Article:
On the one hand the need for eye-connection could be seen as a drawback, for example it cannot pass through walls and hence the connectivity area is limited. On the other hand, this still gives an advantage over Wi-Fi. This is that the need for eye-connection means that Li-Fi is in fact hacker-proof. ‘VLC data transfers cannot be “bugged”, because this can only happen when the user lets a third appliance be installed in between the VLC lamp and their appliance,’ according to Martoja.

But who should start to use Li-Fi and where? ‘Li-Fi seems to have a bright future with a broad use,’ believes Martoja, alluding to the fact that even Apple has announced that it will try to implement it in its appliances. ‘Li-Fi offers good opportunities in industrial settings and mass events. I wouldn’t say that it is only suited to one field. Li-Fi can ideally be used in home environments. At the moment it seems that when it does come on to the market, it will complement Wi-Fi, but I would like to say that it could also replace it in the future,’ he goes on.

The leader of the Velmenni team is Deepak Solanki from India. Deepak is one of only several Indians on the team, for example the CTO Saurabh Garg. Shivam Setia has also joined the hardware team and Pariskshit Dutt the software team. Martoja, who is soon to graduate in IT from the University of Tartu, is in fact the only Estonian on the team. ‘We are all engineers in spirit and this is what at the moment sets us apart from everyone else,’ he believes.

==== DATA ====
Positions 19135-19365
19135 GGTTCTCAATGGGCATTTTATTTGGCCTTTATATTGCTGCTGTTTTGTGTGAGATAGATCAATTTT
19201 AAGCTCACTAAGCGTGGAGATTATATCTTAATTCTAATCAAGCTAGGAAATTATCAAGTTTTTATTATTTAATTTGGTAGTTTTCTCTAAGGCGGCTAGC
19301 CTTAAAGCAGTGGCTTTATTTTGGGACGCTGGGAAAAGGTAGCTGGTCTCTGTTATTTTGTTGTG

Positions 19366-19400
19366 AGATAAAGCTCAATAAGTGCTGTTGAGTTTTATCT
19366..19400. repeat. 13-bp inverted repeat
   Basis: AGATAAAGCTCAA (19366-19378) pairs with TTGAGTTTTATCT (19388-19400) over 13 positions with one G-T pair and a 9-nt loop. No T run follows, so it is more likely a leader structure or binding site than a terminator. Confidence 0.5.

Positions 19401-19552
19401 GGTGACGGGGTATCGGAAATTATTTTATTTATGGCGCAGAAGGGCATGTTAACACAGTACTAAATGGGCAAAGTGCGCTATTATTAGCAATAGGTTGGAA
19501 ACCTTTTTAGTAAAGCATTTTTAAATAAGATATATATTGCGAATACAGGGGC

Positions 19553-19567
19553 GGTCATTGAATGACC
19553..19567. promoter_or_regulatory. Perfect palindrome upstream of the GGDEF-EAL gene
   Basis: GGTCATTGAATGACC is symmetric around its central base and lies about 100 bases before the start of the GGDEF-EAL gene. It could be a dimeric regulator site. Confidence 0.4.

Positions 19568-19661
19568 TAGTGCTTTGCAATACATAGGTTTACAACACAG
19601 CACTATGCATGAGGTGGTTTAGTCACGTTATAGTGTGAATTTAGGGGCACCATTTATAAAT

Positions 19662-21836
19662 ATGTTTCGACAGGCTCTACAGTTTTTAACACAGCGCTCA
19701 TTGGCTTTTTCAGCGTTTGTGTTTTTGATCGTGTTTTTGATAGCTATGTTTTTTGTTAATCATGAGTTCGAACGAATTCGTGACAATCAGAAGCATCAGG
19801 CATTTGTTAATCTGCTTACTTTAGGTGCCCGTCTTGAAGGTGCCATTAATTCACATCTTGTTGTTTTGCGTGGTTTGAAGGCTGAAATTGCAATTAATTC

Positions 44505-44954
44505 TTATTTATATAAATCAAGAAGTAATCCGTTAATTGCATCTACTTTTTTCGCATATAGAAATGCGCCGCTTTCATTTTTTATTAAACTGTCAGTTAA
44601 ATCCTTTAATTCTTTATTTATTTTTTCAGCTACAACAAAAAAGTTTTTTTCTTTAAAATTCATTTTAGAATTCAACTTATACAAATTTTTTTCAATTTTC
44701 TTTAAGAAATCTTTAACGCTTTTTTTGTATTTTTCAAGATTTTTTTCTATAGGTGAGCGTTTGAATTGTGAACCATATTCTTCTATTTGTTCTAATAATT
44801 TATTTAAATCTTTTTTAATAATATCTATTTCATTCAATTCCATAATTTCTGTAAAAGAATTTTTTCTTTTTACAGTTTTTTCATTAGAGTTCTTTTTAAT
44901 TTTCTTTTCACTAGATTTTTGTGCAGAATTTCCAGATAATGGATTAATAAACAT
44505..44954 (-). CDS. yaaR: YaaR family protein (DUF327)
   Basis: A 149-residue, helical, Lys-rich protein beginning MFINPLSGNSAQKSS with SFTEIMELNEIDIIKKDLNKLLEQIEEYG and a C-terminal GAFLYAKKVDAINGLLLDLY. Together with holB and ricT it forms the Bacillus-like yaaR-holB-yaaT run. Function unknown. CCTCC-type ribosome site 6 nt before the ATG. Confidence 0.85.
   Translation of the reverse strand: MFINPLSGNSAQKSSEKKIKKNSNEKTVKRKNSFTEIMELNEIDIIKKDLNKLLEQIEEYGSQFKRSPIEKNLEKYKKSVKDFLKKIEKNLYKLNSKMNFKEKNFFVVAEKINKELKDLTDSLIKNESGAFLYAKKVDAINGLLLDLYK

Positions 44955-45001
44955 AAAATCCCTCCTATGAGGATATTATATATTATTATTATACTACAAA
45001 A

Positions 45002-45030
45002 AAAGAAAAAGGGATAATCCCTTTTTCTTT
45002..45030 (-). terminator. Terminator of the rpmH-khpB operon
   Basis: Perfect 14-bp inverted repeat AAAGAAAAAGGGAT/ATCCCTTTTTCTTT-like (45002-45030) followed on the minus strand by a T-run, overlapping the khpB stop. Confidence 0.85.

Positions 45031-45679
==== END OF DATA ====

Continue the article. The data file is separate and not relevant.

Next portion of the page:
Solanki and his colleagues came to Estonia thanks to the hardware accelerator Buildit, located in the university town of Tartu. The company has also been registered in Estonia. In addition to Solanki and Garg, the circle of company owners includes the Buildit accelerator. ‘We are in negotiations with other investors and now we have to finish these,’ says Martoja.

In spring the entire team is set to move from Tartu to Hamburg, where they have a place at the Airbus Bizlab accelerator. The main goal of the participation in BizLab for Velmenni is linked to bringing a working product onto the market. The accelerator has given Velmenni five months to demonstrate their results. In addition to Bizlab, Velmenni is involved in a pilot project with Airbus, in order to offer Li-Fi on their airplanes in the future. ‘We also got the opportunity to participate in the Hyperloop project, which is Elon Musk’s vision about fifth type transport,’ says Martoja.

Extremely intelligent young engineers

a comment by Aleksander Tõnnisson /
co-founder and CEO of BuildIt hardware accelerator

Buildit Hardware Accelerator is an early-stage investment fund looking for startup teams building hardware and having global focus. We have negotiated with startups from more than 50 countries and have invested into teams from 15+ different countries. Two of those investments have gone to Indian-staffed teams, including Velmenni.

Velmenni founders struck us as extremely intelligent and ambitious young talented engineers. Throughout the accelerator program, they showed good progress, launched their first pilot project and were selected to the top-4 SLUSH startups out of 1500+ contestants. Their last video had more than 12 million views in just a week.

Bringing visible light communication to the consumer level is extremely ambitious though. And there are still lot of mountains to climb before this technology becomes viable. Currently Velmenni is working together with AirBus on a solution to cast high quality video wirelessly in commercial airplanes. I definitely have very high hopes for their success.